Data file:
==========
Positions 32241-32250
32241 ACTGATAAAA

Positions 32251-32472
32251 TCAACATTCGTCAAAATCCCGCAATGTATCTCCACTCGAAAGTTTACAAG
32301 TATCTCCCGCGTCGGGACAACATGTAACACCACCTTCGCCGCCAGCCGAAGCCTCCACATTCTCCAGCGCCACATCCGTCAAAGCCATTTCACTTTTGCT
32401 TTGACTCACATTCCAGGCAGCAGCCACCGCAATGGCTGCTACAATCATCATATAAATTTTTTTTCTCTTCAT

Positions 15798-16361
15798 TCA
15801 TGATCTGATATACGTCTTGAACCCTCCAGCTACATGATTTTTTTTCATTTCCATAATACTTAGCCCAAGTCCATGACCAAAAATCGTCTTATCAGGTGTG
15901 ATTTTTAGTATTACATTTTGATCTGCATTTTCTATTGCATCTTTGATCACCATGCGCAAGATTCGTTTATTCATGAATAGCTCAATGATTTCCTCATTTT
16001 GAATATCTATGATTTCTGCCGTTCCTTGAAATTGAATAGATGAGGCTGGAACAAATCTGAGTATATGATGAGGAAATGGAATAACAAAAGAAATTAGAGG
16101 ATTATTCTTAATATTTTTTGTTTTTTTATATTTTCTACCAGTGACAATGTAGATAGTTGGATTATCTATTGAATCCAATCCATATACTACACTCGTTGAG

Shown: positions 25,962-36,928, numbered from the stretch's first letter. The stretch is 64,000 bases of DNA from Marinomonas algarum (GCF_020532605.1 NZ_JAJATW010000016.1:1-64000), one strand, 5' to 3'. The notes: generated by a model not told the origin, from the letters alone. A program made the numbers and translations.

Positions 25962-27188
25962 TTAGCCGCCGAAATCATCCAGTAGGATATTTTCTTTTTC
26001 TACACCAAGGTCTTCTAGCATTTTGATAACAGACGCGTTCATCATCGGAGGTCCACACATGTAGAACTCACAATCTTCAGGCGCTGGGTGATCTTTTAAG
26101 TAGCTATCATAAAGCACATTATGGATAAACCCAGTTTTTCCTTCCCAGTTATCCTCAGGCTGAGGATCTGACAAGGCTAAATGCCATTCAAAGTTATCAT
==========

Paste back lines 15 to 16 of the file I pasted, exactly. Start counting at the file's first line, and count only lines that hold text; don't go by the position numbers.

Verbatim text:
25962 TTAGCCGCCGAAATCATCCAGTAGGATATTTTCTTTTTC
26001 TACACCAAGGTCTTCTAGCATTTTGATAACAGACGCGTTCATCATCGGAGGTCCACACATGTAGAACTCACAATCTTCAGGCGCTGGGTGATCTTTTAAG